Focus on Learning! Coach students to be prepared to dedicate a 100% of your energy into studying. In fact, 20-50 minute chunks of highly focused studying are more valuable than two hours of ineffective work.

Practice makes Perfect! Advise students to get comfortable with the test format. Take many practice tests under realistic conditions. Ronnie Demler says “prompt students to make sure to time themselves and go over every question they get wrong or skip. Review where they succeeded and what they need to work on. The more your students are accustomed to answering questions, time constraints, and pacing, the more comfortable they will feel when they do sit down to take the real test!”

Just Chill Out! Help students integrate relaxation techniques into their routine to call upon right before the test and during the test to help stay calm, confident and focused such as deep breathing, imagining a positive outcome or repetition of positive mantras. Ellen Smith says “these techniques will help reduce anxiety, make testing less stressful and help students focus. Also, prompt them to watch for negative messages they might be sending themselves about the test, which can contribute to anxiety.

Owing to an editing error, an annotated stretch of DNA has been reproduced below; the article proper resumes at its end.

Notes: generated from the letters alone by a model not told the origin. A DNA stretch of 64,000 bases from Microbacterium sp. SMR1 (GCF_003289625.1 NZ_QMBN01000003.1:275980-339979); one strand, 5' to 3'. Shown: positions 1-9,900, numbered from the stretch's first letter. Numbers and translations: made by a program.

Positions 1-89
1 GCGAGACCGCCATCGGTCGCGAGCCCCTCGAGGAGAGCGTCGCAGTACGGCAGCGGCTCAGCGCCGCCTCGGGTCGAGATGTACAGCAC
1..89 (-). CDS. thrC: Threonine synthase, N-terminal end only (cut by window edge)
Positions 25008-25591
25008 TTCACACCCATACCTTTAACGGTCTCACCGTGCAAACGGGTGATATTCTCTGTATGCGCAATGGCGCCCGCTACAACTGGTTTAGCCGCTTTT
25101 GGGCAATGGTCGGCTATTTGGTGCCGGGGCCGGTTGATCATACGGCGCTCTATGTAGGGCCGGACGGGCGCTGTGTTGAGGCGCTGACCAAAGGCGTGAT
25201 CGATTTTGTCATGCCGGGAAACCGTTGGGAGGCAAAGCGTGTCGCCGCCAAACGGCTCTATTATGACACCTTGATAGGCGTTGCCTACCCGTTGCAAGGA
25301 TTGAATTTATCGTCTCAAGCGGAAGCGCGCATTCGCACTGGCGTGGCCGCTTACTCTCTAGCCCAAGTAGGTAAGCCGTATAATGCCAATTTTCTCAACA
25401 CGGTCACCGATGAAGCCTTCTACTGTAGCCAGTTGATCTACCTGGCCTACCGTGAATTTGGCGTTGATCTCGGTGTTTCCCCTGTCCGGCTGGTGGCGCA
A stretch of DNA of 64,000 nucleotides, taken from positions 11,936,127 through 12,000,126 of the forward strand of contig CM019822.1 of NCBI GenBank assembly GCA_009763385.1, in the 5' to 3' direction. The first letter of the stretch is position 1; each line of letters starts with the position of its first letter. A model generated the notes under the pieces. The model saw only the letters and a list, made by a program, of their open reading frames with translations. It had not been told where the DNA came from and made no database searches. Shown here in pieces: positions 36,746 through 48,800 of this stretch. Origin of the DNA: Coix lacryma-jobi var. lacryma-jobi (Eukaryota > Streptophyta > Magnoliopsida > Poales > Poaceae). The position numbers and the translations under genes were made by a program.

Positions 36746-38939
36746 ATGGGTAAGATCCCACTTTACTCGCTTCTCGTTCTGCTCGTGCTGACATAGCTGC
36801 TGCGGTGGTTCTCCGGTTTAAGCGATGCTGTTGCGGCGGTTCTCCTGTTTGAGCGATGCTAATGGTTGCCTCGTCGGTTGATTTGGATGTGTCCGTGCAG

Help students establish a consistent pretest routine: Help students learn what works to reduce their anxiety and have them follow those steps every time they are getting ready to take a test!”

Reading Rocks: Remind students it’s unanimous, everyone agrees, start reading a lot. Ronnie Demler says “Students who spend hours reading for pleasure usually do extremely well on the Critical Reading and Writing sections of the SAT. Spend at least an hour every single day, read the classics, newspapers, magazines. Doing so will improve grammar, vocabulary, reading comprehension skills, reading speed and your writing skills.”

Prompt students to sleep on it! Catch Some ZZZ’s: Forget about all nighters; researchers say getting a good night sleep before exams is key to doing well! Sleep deprivation can negatively impact performance, energy level, ability to focus and concentration.

Encourage students to have Great Expectations! Instill the attitude that allows students to think positively but realistically, avoiding perfectionism and aiming for excellence!

Dawn Marie Barhyte is a widely published freelance writer and former educator who continues to touch the lives of young people through her writing.